The ongoing West Indies’ tour of India has seemed more like a six-hitting competition. The T20I series, consisting of three games, saw 72 sixes being hit between the two sides. The two ODIs so far have witnessed 40 sixes. It is a gargantuan number knowing that the ODI series between the hosts India and Australia, at the beginning of the year had 22 sixes in five games.
West Indies boasts of a batting unit that believes in sending the ball flying over the boundary ropes rather than hitting it along the carpet. Even though the Indian batsmen have given them close competition, accounting for 19 of the 40 sixes in the series so far, the overall tally of maximums by Caribbean batsmen this year sits at 197 sixes - 38 more than second-placed England and 78 more than India.
The six-hitting reputation of the West Indies’ batsmen has hurt India’s young bowling unit, one without the charismatic Jasprit Bumrah, in this series. India’s timid bowling performance has put them in the danger of losing only their second ODI series at home since 2016, or you can say since Bumrah’s debut. Economy rate, average, strike-rate, the Indian bowlers have suffered in every aspect of bowling in this series.
Though the West Indian bowlers have not been great either, but the gulf in the economy rate is not as wide as that of India (economy rate of 6.6, 6.1, 6, 6.4, 4.5, 6.6 across six series this year).
Deepak Chahar’s unavailability for the third ODI due to lower back strain is a huge setback in such circumstances. Not amongst wickets in the first two ODIs but Chahar has been the second most economical pacer in the series at 5.4 runs per over (marginally behind Jason Holder’s economy of 5.3). Moreover, his replacement, Navdeep Saini is yet to play an ODI in his career.
The spin department doesn’t instil much confidence either. The likes of Shai Hope, Shimron Hetmyer and Nicholas Pooran have been a headache for the Indian spinners. Hope and Hetmyer, in particular, shone during West Indies’ ODI series in India last year. Hetmyer upgrades his game a few notches against Indian spinners.
Ravindra Jadeja, going at an economy of 6.6 only to take two wickets in the series, has suffered the most.
Given the current dynamics of ODI cricket, any team would love to have a batsman with a strike-rate in excess of 100. West Indies have two in their top four - Hetmyer 106.9 and Pooran 107. To add to it, Hetmyer averages 38.3 and Pooran is close to 50 (49.1).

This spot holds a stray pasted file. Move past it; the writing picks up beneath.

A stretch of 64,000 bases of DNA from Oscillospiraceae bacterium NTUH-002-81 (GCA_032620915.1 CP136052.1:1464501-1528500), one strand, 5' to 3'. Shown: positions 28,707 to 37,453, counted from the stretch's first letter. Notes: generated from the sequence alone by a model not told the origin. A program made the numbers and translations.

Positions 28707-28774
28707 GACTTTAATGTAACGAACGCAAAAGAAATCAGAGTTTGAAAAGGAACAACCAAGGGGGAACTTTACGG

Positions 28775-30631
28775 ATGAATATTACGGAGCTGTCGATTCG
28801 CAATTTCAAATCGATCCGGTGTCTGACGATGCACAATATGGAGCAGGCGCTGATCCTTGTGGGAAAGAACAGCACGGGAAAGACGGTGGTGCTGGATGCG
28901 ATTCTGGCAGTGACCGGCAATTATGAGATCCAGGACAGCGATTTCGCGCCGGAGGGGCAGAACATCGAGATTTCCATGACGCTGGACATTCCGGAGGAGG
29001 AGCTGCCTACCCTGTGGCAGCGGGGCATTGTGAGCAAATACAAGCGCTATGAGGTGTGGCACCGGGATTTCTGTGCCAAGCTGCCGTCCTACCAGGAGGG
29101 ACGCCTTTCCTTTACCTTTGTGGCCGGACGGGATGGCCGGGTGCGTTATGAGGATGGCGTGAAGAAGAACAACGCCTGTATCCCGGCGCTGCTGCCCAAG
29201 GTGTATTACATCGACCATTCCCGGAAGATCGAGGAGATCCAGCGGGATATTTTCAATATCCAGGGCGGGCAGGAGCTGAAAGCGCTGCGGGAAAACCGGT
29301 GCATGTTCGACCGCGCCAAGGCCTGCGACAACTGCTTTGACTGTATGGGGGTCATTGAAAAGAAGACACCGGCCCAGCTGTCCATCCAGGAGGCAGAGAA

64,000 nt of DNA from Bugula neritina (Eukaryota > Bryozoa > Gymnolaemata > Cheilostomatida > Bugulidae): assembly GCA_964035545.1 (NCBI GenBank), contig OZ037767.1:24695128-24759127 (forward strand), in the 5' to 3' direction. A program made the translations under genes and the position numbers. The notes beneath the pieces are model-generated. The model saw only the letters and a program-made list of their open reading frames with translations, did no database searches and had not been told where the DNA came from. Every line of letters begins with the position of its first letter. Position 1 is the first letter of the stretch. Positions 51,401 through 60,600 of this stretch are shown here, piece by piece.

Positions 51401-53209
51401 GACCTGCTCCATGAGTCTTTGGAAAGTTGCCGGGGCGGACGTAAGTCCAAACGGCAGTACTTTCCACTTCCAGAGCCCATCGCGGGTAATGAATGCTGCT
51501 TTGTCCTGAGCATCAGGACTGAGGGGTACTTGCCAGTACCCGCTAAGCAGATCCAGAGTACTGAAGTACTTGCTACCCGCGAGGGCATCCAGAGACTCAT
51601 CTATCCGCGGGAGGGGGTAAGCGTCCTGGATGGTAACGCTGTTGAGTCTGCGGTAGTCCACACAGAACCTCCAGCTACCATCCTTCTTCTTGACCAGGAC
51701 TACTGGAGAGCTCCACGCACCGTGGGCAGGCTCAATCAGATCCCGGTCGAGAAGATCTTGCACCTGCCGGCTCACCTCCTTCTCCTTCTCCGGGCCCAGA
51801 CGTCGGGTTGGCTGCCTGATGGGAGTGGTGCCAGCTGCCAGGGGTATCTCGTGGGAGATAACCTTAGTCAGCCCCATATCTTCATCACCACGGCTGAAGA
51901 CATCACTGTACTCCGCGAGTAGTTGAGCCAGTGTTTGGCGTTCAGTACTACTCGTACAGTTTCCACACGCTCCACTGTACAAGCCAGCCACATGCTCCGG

Hope, on the other hand, has an unbelievable batting average of 230 against spinners in Asia. His strike-rate drops (65.9 versus spinners in comparison to 93.2 against pacers) but with hard-hitters around him, he brings calm to the madness perfectly by batting through the innings.
Needless to say, Indian bowlers have their task cut out for the series-decider in Cuttack, a track which has seen three 350-plus scores in the last four ODI innings played at the venue.
The current scenario takes us back to the series-decider of the T20Is between the two sides barely 10 days ago. In that game, Indian bowlers had the luxury of defending a formidable score - 240 in 20 overs. The onus, hence, again shifts to the Indian batsmen to target West Indies’ weaker aspect - their bowling.
At 6.1 runs per over, West Indies remain the most expensive bowling unit in ODIs this year. A bowling average of 38.5 also puts them in the lower half of the table. India’s top three average a startling 50.9 runs per wicket. Shreyas Iyer settling in at number four is another positive aspect of the Indian batting. Also, with scores of 4 and 0 in the first two ODIs, Virat Kohli is due for a big one. The last time he failed to score a one-day hundred in a bilateral series in India was in September 2017.
Early wickets will be key and Kieron Pollard will look at the recently-turned-millionaire, Sheldon Cottrell who has the second-best ODI bowling strike-rate within the first 10 overs this year (28.9), to provide West Indies with the much-needed breakthroughs.
The two teams have played 132 ODIs against each other, winning 63 games each. The Cuttack ODI won’t only decide the series but will also pick which side will end the decade with an upper hand.
India: KL Rahul, Rohit Sharma, Virat Kohli (c), Shreyas Iyer, Rishabh Pant, Kedar Jadhav, Ravindra Jadeja, Kuldeep Yadav, Mohammed Shami, Shardul Thakur, Navdeep Saini
West Indies: Evin Lewis, Shai Hope, Shimron Hetmyer, Roston Chase, Nicholas Pooran, Kieron Pollard (c), Jason Holder, Keemo Paul, Alzarri Joseph, Khary Pierre, Sheldon Cottrell